Action toolkit

Breastfeeding defence

Defence Toolkit For: Lawyers, paralegals & advocates 

The Allegation: HIV exposure or transmission through breastfeeding, chestfeeding or comfort nursing

Take action! Provide a vigorous defence. Inform. Educate. Protect.

Criminal prosecutions related to presumed HIV exposure via breastfeeding are all-too-often driven by stigma, misinformation, and the desire to protect a child from an exaggerated risk. People living with HIV therefore require a vigorous defence based on principles of justice and human rights, good public policy and accurate science.

Key facts

  • The possibility of transmitting HIV through breastfeeding/chestfeeding without antiretroviral treatment is approximately 15%. ART treatment greatly lowers the possibility of HIV transmission.
  • According to WHO (2023), a pregnant person living with HIV whose viral load is suppressed within four weeks of delivery is at low risk of transmitting HIV to their infant. WHO recommends breastfeeding/chestfeeding for those taking ART treatment.
  • Prosecutions are driven by HIV stigma, misinformation, and misguided ideas of child protection.
  • Decisions regarding infant feeding are influenced by culture, accessibility of information and support, past experience with infant feeding, and place of residence.
  • Punitive approaches seldom produce good outcomes in maternal and child health.

Case preparation checklist

  • HIV status and ART treatment of the accused
    • If the accused is living with HIV, their viral load is relevant to the possibility of HIV transmission to the infant. The risk is greatly reduced with a suppressed viral load.
  • duration of feeding
    • The more breastmilk the infant consumes, the greater the risk of acquiring HIV. A single instance of breastfeeding for example, is very different than multiple feedings per day over several months.
  • elements of the specific offence
    • Different legal provisions have been used to prosecute people living with HIV for breastfeeding.
  • mental culpability/intent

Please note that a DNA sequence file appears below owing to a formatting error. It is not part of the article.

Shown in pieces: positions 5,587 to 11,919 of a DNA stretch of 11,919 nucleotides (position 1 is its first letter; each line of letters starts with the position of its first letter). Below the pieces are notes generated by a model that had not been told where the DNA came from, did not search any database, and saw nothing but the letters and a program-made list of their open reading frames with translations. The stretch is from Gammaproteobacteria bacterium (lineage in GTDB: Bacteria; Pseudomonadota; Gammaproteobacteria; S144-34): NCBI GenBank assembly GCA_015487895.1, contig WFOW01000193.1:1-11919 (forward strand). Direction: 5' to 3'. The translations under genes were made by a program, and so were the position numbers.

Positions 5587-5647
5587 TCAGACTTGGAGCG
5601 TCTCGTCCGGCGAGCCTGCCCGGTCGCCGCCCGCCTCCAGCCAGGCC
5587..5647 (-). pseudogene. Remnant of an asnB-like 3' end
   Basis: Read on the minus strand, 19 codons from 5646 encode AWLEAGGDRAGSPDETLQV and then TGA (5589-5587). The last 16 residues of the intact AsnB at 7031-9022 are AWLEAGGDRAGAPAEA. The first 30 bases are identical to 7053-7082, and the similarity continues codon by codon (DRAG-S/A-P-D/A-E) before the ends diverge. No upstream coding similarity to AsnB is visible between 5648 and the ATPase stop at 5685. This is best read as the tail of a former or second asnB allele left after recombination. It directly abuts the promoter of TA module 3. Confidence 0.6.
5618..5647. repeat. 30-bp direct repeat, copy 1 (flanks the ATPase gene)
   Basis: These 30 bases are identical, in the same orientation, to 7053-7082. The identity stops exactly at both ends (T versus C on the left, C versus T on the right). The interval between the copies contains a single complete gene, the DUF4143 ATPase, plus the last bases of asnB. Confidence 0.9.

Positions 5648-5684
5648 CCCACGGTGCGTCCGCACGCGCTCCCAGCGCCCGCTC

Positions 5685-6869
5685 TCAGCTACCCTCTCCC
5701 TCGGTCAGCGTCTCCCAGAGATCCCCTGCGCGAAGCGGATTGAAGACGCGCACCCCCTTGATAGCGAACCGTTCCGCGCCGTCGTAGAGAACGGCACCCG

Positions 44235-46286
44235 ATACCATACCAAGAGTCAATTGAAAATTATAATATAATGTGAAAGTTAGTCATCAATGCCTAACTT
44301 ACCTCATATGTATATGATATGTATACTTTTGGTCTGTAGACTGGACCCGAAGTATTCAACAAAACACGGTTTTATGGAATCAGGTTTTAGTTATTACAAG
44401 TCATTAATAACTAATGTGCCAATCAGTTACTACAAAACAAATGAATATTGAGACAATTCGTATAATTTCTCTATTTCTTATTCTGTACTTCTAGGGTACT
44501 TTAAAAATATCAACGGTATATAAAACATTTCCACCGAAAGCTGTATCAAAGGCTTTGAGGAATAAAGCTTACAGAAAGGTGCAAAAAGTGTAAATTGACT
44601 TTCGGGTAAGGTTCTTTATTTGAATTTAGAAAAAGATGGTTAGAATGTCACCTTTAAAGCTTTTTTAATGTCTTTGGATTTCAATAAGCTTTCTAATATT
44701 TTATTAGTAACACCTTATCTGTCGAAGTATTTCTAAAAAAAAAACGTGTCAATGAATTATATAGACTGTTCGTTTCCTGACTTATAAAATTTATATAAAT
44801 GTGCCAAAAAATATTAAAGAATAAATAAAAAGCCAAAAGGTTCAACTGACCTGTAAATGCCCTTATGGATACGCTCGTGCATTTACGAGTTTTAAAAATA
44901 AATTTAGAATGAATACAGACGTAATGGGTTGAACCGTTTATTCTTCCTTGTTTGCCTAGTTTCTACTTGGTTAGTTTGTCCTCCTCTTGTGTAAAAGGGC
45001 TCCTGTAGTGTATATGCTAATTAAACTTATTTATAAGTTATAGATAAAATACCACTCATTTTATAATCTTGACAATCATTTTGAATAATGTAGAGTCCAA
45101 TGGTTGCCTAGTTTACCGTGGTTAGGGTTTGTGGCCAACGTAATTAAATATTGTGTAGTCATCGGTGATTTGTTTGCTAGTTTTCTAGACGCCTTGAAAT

• Why your client was breastfeeding/chestfeeding the child and their knowledge with respect to HIV and breastmilk may be relevant to the case.
  • public policy arguments against criminalisation of breastfeeding, chestfeeding and/or comfort nursing
    • This is a complex issue and there are strong arguments against applying the criminal law.

HIV and breastfeeding/chestfeeding

Infant feeding choices are complex and personal. Breastmilk contains excellent nutrition, antibodies and immune cells, and has been shown to have widespread physical and psychological development benefits for children. There are HIV reservoirs in breastmilk, however, that can result in HIV transmission.

The transmission risk depends on viral load and treatment, the length and intensity of breastfeeding (i.e., quantity of milk consumed), the presence of inflammation, and whether preventative treatment is provided to the infant (i.e., HIV medications given to the child to prevent them from acquiring HIV).

Contact Us

HJN actively campaigns against the criminalisation of people living with HIV for breastfeeding, chestfeeding or comfort nursing.

If you are aware of a case of someone living with HIV facing criminal prosecution in relation to breastfeeding, chestfeeding or comfort nursing, please contact us at

Advocate for uninterrupted access to HIV treatment

Antiretroviral treatment must be taken consistently in order to be effective. If your client is in prison or another closed setting, advocate for their uninterrupted access to HIV treatment from arrest to release, and for other medical needs such as nutritional supplements, tuberculosis testing and treatment, prevention and treatment of sexually transmitted infections, and opioid substitution therapy. HIV-related medical needs are another reason to avoid pre-trial detention and custodial sentences, whenever possible.

If the infant is in prison with the parent, the infant may also require medication and nutritional supplementation. Advocate for alternatives to imprisonment and expert paediatric medical care.

A note about mothers vs others

The majority of the women who have faced criminal prosecution in relation to breastfeeding or comfort nursing have been charged in relation to feeding another person’s child (referred to as third-party breastfeeding or cross-feeding). Often, these women have been employed as caregivers.

Third-party breastfeeding or cross-feeding is not uncommon in various regions and cultures.

Where the accused would not have faced criminal prosecution in relation to the feeding/nursing had they not been living with HIV, criminal prosecution can not be justified unless there is an intent to transmit and actual transmission. 


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